On Taking Risks and Gambling

On Taking Risks and Gambling

A couple of weeks ago, I went to the races with some friends. I’m not a huge fan of horse racing, but someone was kind enough to invite me and so I went along for some food, some company and to while away a lazy Sunday afternoon. As always, people had various tips and ‘sure things’ and so, just for fun, I placed three bets. Not knowing much about horses, I tend not to follow the races very closely, but placing the bets made watching the races a bit more exciting. The first horse I bet on came fifth, and the second one didn’t seem to be doing very well either for most of the race, but with half a lap to go, the horse shot to the front of the pack and won by a nose. For a short while I was getting excited and started thinking of the money I could win if the third horse came in. I watched the third race with bated breath and, lo and behold, the nag came in well behind. So I went home with nothing, and that, of course, is the nature of gambling.

Some years ago, I made another gamble. I moved to a new country and walked away from my old life – I left behind my job, my friends, my house and my parents. I started again. People have sometimes asked me why I took the risk – wasn’t it too much of a gamble? I have often thought about this, and it seems to me that there is an essential difference between taking a risk and gambling.

Growth and development in any area is a risky business. Steven Covey, in his famous Seven Habits of Highly effective People, writes about the importance of pushing outside your comfort zone. This is always uncomfortable and always risky. Whenever we try something new, there is a good likelihood of failure – but this is how we learn and how we grow.  As infants, we learned to walk by falling over – and sometimes getting hurt. This basic pattern stays with us throughout life.

The potential for pain or loss is an inevitable risk of growth, but this risk is not the same as gambling. Effective people understand the risks involved in a particular course of action and actively seek to limit their downside. Driving a car is a risk – people die in accidents every day – but we limit the risk by making sure the car is in good shape, taking out insurance, not drinking before getting behind the wheel, not driving in very bad weather, and so on.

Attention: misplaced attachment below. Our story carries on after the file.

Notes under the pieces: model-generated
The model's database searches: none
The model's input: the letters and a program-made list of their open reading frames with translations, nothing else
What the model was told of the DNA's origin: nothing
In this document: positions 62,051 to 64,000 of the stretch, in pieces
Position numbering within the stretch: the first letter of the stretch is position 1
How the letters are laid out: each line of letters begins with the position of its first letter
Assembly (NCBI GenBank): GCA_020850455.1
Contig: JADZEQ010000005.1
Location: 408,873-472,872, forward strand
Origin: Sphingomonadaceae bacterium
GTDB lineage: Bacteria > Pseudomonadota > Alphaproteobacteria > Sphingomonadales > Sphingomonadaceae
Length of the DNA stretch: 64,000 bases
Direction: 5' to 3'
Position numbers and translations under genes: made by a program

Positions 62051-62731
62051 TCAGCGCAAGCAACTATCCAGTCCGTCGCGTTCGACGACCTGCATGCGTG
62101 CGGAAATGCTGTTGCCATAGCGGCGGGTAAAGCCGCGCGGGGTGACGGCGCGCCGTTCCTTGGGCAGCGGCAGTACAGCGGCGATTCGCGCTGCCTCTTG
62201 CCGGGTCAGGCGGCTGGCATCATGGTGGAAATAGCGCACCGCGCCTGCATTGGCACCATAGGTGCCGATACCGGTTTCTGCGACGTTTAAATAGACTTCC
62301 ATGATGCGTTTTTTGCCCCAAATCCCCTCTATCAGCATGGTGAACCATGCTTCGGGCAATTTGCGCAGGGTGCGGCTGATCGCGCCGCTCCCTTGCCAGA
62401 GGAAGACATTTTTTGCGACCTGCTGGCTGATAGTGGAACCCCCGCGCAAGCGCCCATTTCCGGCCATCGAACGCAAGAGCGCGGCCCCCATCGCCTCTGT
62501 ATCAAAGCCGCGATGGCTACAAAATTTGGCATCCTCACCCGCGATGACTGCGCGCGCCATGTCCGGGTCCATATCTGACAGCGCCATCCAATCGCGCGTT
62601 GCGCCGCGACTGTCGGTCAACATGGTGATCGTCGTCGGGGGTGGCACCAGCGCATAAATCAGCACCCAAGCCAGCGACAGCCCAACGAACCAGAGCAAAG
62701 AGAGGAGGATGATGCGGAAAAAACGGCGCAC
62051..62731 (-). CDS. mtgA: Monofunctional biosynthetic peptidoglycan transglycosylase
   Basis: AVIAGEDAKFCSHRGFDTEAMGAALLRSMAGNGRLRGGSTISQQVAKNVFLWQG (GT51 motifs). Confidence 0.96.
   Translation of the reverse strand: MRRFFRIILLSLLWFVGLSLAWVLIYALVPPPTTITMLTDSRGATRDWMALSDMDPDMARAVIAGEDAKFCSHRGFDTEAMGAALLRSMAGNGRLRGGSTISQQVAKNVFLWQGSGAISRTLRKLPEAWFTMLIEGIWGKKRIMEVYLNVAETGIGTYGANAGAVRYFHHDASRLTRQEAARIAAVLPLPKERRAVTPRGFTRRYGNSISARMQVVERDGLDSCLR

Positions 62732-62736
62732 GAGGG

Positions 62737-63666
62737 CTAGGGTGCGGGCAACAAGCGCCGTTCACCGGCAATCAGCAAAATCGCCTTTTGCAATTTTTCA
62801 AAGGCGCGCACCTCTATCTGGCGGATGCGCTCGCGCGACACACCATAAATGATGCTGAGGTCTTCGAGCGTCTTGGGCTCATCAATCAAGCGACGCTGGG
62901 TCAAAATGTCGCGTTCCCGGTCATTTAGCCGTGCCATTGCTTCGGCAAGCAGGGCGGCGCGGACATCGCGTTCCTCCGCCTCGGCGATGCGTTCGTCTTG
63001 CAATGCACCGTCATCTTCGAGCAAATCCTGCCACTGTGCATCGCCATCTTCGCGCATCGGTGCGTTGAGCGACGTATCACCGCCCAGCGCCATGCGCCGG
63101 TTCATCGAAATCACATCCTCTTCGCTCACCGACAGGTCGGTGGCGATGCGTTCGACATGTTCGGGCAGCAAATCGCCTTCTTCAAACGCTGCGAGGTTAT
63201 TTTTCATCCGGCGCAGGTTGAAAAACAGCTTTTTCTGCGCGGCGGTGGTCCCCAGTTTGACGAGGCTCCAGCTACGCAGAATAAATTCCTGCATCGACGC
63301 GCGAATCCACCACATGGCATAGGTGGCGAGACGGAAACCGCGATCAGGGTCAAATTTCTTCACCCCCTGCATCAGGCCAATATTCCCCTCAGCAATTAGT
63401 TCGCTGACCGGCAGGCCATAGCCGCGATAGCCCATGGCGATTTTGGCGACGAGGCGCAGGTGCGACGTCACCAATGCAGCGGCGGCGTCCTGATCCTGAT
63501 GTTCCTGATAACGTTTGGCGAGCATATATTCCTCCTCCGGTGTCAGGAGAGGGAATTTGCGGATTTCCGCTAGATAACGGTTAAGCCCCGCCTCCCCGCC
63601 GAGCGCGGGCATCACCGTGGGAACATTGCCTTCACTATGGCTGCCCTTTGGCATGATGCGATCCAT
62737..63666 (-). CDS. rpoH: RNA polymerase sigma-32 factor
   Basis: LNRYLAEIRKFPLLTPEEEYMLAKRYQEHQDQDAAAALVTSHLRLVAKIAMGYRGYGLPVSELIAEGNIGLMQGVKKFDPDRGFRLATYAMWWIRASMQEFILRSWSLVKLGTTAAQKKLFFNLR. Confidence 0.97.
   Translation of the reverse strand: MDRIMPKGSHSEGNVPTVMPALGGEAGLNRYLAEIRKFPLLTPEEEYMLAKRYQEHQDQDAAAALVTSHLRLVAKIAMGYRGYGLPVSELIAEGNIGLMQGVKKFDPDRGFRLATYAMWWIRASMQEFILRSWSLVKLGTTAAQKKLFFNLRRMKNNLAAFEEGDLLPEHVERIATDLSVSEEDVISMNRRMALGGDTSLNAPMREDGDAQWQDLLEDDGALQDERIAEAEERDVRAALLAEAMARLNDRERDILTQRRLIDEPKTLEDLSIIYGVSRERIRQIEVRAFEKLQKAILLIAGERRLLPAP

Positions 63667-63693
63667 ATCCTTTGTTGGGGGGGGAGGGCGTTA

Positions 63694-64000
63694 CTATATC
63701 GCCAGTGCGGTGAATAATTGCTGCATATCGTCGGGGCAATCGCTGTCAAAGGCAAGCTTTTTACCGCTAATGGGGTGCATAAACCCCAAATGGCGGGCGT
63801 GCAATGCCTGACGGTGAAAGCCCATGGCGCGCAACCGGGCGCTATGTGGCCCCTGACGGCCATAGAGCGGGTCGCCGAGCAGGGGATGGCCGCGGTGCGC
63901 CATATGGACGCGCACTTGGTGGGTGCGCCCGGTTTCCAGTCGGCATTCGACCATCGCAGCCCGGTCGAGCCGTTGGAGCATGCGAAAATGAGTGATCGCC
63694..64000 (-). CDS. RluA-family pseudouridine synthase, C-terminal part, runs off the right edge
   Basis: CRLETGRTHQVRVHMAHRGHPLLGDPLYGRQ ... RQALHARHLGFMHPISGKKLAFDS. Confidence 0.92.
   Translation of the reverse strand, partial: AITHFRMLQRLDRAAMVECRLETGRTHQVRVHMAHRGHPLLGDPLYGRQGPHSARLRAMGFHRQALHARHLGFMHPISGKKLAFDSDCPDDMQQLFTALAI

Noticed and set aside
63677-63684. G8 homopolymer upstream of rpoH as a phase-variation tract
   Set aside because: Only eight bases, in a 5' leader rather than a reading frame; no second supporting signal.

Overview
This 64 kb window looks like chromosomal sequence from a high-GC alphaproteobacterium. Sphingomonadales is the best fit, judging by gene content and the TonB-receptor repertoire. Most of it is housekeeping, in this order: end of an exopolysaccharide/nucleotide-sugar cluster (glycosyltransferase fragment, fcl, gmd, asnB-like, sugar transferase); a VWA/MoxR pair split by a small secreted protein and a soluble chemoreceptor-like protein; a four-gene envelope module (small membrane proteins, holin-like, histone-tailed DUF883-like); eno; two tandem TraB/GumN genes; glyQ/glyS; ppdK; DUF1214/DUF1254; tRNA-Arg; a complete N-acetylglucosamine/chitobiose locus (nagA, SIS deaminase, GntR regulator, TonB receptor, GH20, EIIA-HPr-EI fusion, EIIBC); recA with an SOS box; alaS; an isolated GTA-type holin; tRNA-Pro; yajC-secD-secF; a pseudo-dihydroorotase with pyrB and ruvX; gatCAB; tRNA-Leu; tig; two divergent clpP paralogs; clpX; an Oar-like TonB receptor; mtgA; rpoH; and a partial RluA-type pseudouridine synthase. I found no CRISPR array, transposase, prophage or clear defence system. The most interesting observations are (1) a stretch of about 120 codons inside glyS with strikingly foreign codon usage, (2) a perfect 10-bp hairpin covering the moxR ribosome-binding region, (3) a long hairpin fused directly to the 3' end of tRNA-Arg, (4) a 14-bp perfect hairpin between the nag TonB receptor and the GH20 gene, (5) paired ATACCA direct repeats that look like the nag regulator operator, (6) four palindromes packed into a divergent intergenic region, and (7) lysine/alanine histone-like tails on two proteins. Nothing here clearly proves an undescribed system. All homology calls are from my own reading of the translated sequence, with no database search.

Risk can be managed and approached thoughtfully. The only sensible way to approach gambling, however, is to be prepared to lose everything. When I placed my little bet on the horses, I did so assuming that I was going to lose it all – it was not a risk, it was a sure loss.

Of course, people who know a lot about horses and racing can probably bet in a much more informed way and, as such, their bets would be less of a gamble. But they would still need to assess, and limit, their downside. So how is this done?

First, you need to clearly understand what you are doing. Obviously, you’re not going to try to drive a car if you’ve never had a test, and it would be similarly unwise to start a business without some proper advice or guidance although, oddly, people do the latter all the time – and often fail. This failure can come from not understating the terrain before you set off, and so a risk which could be managed becomes a gamble.

Second, you need to make sure you have the right tools for the job. An experienced mountain climber wouldn’t dream of going climbing without all the right kit – to go unprepared is to court disaster and, once again, to turn a manageable risk into a gamble. A friend of mine once went climbing quite a difficult slope in a pair of trainers. She hurt her legs badly on the descent – a pair of sturdy climbing shoes would have been a more sensible option.

Third, you need supportive and likeminded people around you. Again, a mountain climber is unlikely to set off alone. However experienced ad well equipped he is, there is always the risk of something going wrong – an injury, bad weather – and having help and support if things go wrong can be invaluable. When I moved to my new home, I left everything behind, but I did a good friend to stay with. Her family were locals and so I had a great support network right from the start, and this was an important element in my success.